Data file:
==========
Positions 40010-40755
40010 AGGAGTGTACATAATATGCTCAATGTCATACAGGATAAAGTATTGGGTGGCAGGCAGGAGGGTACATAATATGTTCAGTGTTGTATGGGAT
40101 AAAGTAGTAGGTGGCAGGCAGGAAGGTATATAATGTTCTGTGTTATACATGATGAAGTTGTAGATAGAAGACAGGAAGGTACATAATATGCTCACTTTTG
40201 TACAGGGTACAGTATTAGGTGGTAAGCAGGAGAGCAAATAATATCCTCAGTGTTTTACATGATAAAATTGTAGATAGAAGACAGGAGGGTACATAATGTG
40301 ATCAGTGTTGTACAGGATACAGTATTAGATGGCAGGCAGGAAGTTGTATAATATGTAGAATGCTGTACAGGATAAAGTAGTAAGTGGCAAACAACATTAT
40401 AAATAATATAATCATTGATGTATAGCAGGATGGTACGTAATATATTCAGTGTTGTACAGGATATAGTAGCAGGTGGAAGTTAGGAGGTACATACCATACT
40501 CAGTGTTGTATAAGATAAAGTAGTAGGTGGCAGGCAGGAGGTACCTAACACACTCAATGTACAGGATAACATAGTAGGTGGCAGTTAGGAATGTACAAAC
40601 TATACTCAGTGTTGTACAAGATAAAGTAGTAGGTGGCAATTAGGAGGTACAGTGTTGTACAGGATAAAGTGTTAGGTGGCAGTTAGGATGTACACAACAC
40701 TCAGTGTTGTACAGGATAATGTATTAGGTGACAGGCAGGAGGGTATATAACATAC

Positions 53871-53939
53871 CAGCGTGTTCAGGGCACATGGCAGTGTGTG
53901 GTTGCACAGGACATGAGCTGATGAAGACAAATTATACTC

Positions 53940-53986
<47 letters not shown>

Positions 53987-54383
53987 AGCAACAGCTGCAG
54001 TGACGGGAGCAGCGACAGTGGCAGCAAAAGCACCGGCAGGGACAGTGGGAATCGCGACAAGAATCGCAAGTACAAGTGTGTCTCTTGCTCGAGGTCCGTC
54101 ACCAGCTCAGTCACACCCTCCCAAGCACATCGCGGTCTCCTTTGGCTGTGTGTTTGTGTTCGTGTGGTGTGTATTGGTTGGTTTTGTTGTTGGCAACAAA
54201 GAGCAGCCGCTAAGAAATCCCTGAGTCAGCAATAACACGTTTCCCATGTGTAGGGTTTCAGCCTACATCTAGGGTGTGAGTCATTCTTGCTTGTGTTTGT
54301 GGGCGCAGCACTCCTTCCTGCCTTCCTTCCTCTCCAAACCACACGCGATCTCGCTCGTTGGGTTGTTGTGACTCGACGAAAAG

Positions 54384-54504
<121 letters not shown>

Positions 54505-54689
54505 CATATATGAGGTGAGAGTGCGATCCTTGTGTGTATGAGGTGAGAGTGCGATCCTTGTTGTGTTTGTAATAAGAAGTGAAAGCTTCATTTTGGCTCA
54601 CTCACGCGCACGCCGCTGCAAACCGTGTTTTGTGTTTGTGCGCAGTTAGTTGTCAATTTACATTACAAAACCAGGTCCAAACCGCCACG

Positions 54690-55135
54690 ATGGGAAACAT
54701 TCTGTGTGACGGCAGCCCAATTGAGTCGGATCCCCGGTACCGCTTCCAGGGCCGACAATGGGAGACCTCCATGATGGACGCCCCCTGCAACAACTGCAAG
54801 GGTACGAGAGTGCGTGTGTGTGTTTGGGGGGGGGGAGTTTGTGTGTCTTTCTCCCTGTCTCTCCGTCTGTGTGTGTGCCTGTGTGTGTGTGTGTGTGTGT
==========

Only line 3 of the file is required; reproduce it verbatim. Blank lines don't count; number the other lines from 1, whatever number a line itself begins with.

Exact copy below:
40101 AAAGTAGTAGGTGGCAGGCAGGAAGGTATATAATGTTCTGTGTTATACATGATGAAGTTGTAGATAGAAGACAGGAAGGTACATAATATGCTCACTTTTG